I spent weeks preparing the application, went through two rounds of interviews, and finally, after months of anticipation, received an offer to join the 2016 class of a prestigious business fellowship. I was one of a dozen selected from hundreds, if not thousands, of applicants. And in the end, I said no.
Even as I write this I feel a tinge of regret. I mean, how could I say no to something that would have looked so good on my resume? And after all that work to finally get accepted? The network it would open up for me? The money?
Essentially my decision boiled down to a more important set of questions: Am I doing this because I really want to, or because it would look good? Am I doing this because I’m just too scared to say no?
Here’s a quick rundown of the strategies I used to find answers. Not only did they give me the confidence to turn down the fellowship, but they’re helpful for making a variety of major life decisions.
1. Try meditation.
For me, this involved 10 days of intense, silent meditation in rural India. But you don’t have to travel to the other side of the world for the same effects. Instead, set aside a quiet meditation space where you can listen to your heart. What does it communicate when it’s not panicked and inundated with other people’s ideas?
Temporarily removing yourself from all external stimuli and ideas of who you should be and what you should do allows you to access your own values and take ownership of the direction you want your life to take.
2. Monitor your physical reactions.
When I read the email offering me the fellowship, I immediately began to process it on an intellectual level. But then I took a step back to pay attention to the sensations in my body, an idea I learned in meditation. As it turns out, my mind was terribly confused, but my body had already given a clear answer.
When I thought about accepting the offer, all the muscles in my body became tense, but when I imagined saying no, I felt a physical wave of relief. By pausing to listen to the body, we can tap into our subconscious instincts about life.
3. Consider the best-case scenario.
We often envision the worst-case scenario before making a decision. But this line of thinking can quickly spiral out of control: “I should take this job because maybe another one won’t come along and then I’ll have a huge gap on my resume and I’ll never get hired again and will have to live in a van down by the river and then no one will ever love me and I’ll die alone with a lot of cats and chickens.” Oh, come on!
Instead of getting bogged down in theoretical disasters, I chose to envision the best-case scenario and make decisions based on that. This allowed me to make a decision unclouded by destructive, crippling doubt. Instead of the above, van-by-the-river scenario, when ruminating over whether to accept the fellowship offer, I thought the following: “If this opportunity came into my life, so will many others. My priority is to stay on purpose.”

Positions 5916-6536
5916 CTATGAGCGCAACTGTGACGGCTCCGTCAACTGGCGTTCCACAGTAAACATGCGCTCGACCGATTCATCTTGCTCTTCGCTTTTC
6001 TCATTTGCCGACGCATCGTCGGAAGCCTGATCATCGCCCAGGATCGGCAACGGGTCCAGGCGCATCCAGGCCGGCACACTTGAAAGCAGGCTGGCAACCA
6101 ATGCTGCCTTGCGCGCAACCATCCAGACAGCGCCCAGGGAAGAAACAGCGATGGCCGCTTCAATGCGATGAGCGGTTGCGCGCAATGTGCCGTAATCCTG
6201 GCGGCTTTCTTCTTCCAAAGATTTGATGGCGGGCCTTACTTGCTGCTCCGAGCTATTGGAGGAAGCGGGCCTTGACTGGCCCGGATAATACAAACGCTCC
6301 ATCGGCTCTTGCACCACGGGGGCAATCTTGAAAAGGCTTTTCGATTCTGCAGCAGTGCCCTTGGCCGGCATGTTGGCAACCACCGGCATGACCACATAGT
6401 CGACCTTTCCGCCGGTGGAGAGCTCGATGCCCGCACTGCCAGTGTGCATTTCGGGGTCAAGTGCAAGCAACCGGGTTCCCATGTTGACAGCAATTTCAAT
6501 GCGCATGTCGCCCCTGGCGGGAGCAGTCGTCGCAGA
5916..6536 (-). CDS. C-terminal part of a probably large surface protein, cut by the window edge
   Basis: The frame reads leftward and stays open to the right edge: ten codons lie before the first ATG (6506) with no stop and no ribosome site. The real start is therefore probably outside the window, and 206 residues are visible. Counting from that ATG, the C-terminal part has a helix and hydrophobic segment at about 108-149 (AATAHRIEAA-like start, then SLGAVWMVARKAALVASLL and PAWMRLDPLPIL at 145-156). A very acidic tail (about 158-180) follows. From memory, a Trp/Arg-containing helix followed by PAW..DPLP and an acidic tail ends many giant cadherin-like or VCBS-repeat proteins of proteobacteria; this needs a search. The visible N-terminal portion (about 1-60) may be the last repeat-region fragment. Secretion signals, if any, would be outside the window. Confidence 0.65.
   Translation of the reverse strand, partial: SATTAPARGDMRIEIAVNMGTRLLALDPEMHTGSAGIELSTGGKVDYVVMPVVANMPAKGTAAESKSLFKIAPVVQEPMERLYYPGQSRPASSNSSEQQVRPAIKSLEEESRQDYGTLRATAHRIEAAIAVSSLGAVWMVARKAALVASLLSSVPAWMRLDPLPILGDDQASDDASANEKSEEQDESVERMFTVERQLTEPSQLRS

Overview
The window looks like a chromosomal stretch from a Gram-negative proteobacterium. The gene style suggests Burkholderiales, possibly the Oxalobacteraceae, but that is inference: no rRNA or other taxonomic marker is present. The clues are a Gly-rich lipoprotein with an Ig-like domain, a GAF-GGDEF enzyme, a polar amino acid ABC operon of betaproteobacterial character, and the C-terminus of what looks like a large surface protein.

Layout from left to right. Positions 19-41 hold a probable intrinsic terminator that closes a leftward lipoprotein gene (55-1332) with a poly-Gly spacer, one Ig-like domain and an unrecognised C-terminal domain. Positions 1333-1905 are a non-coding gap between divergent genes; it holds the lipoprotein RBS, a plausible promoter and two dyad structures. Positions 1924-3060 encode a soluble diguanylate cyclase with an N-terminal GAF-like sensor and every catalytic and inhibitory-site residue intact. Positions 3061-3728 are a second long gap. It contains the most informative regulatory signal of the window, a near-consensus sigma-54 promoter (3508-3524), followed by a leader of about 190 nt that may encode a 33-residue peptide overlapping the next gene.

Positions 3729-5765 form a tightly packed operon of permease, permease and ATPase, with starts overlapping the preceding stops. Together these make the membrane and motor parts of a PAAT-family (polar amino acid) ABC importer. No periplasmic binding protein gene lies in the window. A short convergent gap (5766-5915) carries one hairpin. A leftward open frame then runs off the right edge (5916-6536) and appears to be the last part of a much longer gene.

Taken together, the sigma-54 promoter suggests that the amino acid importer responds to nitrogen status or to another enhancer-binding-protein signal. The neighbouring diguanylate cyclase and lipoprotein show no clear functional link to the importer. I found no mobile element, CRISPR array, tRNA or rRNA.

I’m still figuring out what that purpose is, but I know this particular option isn’t it.
4. Avoid asking for direct advice.
Instead, I asked a few people close to me how they would make a decision like this, not what they would decide if they were me. It’s an important distinction: I solicited frameworks of decision-making, rather than the decision itself. In the end, I needed to make the call because I was going to live with the consequences.
5. Cultivate an “abundance mentality”
We’re taught there are never enough jobs, resources, money, time and space. Instead of succumbing to this scarcity-driven mindset, tell yourself: “If I work as hard to secure the next opportunity as I did for this one, I’m bound to be successful.” Hear that? Bound to be successful. Where there’s one opportunity, a dozen more await.
6. Analyze your tone.
When I listened to the voice in my head telling me to accept the fellowship, I heard empty justification. When I listened to the voice telling me to say no, I heard sincere conviction. Listen to the quality of your thoughts when decision-making — sometimes, it’s just as important as the content.
7. Resist FOMO
Ah, the epidemic of our generation. Pursuing things out of the “fear of missing out” is like taking medicine when you’re not even sick.
Life moves forward, not backward. Even if we miss out and feel regret, we have to keep moving forward. We can’t do everything that comes our way because we’re scared of what regret tastes like. Regret is part of life, and our time is finite. Choosing how we want to spend our days is an art we must all master.
8. Ask yourself: “Is this my exit?”
A friend put it this way: If you’re on the highway and the car in front of you takes the next exit, does that mean you also get off the highway? Of course not. You have your own destination, and you have to be clear-minded about where that is — or, at least, isn’t.
9. Embrace your fears.
Sometimes you must identify what you fear and then proceed in that direction. In my case, accepting the job would have been the safe, easy thing to do on a short-term basis. Saying no to something I knew I only wanted for the wrong reasons was the riskier choice. But I’m convinced it’s where the real opportunity lies.